July 15, 2010

Partnership lands grant to assist airports

by Pete Rosenbery

CARBONDALE, Ill. -- Faculty, students and staff at Southern Illinois University Carbondale will assist in developing a guidebook to help general aviation airports nationwide develop individual business plans.

The University and Aviation Management Consulting Group are partners in the $400,000 project, which will last 18 months. Aviation Management Consulting Group, based in Centennial, Colo., is the primary consultant with University officials participating as sub-consultants. The University’s share of the project is approximately $80,000 to $100,000.

The Transportation Research Board of the National Academies awarded the project late last month, said Charles W. Leonard, a visiting professor with the Paul Simon Public Policy Institute, and the project’s principal investigator.

The research grant will produce materials, including the guidebook and business planning documents, to help general aviation airport managers run their facilities more efficiently and maximize self-sufficiency, Leonard said.

The project also involves John A. Hamman, director of SIUC’s Master of Public Administration Program; David A. NewMyer, chair of the Department of Aviation Management and Flight; Kyle L. Harfst, executive director of the Southern Illinois Research Park Corp.; and Gary Shafer, manager of Southern Illinois Airport. The funding will also support graduate assistants within the MPA and aviation management programs, Leonard said.

“This project is the result of an excellent collaborative effort on the campus and with the community, and it reflects the importance we place on service and outreach,” Chancellor Rita Cheng said. “Airports throughout the country will benefit from the expertise at our University. This also will be a wonderful learning opportunity for the participating graduate students, and the experience is bound to help them as they pursue their careers.”

There are approximately 5,000 public and privately owned general aviation airports in the United States. They are typically smaller airports that do not handle commercial airlines or military planes. The project will create a business plan that will be customizable to airports based on their size, funding sources and business models, Leonard said.

“Many airports do not have business plans,” he said. “Many of them hire consultants to create business plans for them that can be expensive.”

Leonard started market research last month with a focus group of airport executives and other officials who manage large, public infrastructure-related facilities in Morristown, N.J. Results from the focus group discussions will form the basis of mail and Web-based surveys, which will lead to developing the general aviation business plans, Leonard said. Graduate assistants will assist with the surveys and review literature to come up with an overview of previous airport business plans, NewMyer said.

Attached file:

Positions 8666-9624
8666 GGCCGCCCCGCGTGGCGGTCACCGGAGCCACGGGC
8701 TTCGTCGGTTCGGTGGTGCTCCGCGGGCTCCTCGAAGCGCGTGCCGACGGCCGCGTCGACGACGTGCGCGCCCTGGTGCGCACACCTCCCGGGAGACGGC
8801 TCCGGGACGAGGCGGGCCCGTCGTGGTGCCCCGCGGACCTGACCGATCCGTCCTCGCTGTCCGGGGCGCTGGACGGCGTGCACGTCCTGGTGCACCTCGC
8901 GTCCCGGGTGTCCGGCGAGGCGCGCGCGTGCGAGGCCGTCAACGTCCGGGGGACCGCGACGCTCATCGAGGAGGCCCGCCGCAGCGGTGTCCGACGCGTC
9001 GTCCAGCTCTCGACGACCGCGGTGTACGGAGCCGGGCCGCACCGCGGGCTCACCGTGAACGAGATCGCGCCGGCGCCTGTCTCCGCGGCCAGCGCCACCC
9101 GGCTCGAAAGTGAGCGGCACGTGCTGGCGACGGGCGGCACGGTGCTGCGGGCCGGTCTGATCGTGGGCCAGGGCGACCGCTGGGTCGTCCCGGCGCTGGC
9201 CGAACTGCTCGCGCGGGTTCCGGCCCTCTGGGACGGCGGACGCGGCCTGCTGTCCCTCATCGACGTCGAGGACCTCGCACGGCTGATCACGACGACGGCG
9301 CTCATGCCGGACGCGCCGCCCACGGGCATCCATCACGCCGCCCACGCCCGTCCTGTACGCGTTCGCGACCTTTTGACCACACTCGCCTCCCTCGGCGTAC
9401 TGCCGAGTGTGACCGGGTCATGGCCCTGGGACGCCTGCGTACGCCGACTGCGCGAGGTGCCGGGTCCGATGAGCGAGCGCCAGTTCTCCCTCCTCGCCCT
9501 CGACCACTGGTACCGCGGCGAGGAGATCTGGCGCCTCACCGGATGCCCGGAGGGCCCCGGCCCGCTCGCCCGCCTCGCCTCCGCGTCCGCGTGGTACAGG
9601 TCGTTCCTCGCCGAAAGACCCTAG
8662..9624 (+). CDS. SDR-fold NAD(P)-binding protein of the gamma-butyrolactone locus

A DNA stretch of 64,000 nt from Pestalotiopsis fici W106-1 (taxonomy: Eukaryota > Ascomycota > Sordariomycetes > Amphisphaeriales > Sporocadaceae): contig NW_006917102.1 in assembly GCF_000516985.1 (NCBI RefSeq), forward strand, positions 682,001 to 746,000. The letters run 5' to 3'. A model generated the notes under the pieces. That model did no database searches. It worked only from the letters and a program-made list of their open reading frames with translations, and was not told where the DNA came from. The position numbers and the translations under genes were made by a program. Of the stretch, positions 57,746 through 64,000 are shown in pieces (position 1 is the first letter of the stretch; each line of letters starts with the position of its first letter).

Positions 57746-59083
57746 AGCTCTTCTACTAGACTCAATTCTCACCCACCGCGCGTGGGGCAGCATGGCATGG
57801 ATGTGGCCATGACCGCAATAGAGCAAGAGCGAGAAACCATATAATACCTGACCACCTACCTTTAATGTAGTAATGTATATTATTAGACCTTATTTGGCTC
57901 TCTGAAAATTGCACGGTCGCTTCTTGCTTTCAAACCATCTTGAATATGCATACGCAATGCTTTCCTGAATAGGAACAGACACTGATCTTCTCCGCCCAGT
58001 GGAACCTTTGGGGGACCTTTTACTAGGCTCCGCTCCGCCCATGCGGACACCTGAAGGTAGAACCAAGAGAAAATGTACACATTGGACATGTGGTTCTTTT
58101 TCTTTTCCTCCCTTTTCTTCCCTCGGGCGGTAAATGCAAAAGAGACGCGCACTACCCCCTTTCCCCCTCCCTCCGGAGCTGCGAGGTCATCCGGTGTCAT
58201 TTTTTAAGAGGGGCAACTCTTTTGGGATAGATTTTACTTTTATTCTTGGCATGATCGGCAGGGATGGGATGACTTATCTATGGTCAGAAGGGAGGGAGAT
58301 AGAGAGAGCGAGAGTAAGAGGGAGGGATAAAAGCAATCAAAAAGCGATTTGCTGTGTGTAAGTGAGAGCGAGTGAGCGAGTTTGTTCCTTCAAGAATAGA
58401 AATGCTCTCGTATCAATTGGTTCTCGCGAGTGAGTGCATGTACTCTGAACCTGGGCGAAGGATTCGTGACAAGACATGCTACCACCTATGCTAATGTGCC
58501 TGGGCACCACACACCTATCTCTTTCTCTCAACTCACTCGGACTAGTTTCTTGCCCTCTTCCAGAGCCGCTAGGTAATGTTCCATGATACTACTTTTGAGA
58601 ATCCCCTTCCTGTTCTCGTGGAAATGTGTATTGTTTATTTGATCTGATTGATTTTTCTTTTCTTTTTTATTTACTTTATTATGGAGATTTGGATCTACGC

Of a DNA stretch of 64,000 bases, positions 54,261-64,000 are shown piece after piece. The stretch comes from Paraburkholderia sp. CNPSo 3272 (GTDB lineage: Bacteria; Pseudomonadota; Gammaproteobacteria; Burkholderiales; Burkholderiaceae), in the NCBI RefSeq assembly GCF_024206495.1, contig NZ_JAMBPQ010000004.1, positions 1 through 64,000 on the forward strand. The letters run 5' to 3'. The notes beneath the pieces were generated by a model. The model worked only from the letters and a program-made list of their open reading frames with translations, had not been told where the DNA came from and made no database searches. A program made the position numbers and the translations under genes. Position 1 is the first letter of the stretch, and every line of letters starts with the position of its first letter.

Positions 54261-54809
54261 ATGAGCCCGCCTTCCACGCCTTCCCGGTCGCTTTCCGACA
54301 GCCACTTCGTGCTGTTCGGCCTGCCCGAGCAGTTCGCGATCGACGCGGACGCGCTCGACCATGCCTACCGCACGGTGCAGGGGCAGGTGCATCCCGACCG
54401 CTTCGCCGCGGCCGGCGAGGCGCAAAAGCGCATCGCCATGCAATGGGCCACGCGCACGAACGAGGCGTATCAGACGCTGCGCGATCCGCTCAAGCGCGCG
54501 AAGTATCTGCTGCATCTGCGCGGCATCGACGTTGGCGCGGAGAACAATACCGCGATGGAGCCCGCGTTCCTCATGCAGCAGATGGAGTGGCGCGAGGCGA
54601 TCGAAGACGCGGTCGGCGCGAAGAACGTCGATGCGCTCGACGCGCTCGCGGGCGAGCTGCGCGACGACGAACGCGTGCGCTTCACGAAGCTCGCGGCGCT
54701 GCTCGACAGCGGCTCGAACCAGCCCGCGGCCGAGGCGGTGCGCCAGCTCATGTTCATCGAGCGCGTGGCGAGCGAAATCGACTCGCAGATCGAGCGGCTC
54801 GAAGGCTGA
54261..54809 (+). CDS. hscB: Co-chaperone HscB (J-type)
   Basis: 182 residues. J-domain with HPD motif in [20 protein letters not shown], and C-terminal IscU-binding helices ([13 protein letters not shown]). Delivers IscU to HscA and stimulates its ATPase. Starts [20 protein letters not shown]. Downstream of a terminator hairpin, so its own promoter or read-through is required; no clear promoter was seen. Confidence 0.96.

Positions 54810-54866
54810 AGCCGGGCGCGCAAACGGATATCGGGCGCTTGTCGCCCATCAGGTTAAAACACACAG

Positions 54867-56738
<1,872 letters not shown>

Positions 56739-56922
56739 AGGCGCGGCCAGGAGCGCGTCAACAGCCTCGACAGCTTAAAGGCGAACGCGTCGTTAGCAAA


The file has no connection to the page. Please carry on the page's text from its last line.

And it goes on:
NewMyer’s teaching expertise also falls in the area of airport business planning. The program will create a “best practices document” for airports that have minimal staff and nominal budgets, NewMyer said. The business plan is in addition to traditional airport planning that focuses on physical improvements such as extending runways and expanding hangar space.

“Every airport is going to have to have to determine what is their place in the aviation market and the community,” he said. NewMyer notes, for example, that Southern Illinois Airport’s business plan includes the University’s Transportation Education Center, the Illinois Army National Guard Armory, and the Jackson County Emergency Response Services. Mount Vernon Outland Airport, meanwhile, focuses on attracting light sport aircraft to the region, he said.

The grant is another in a series of projects dating back to the 1990s that relate to utilizing SIUC’s expertise in airport planning, NewMyer said.

Having a template that airports can rely upon will assist airport officials not only in developing a business plan, but also long-term planning for their facilities, said Shafer, who earned his master of public administration degree from SIUC in May 2009, and also teaches three aviation-related courses.

The Transportation Research Board saw the need for general aviation airports to have business plans. There were 11 other grant proposals in addition to the one offered by Aviation Management Consulting Group and SIUC, Shafer said.

“This is an aviation-related research project that further identifies the importance of SIUC’s aviation program around the country,” Shafer said. “There were other universities that were part of the competing teams. For SIUC to win out as part of our team says a great deal about the strength and importance of the program.”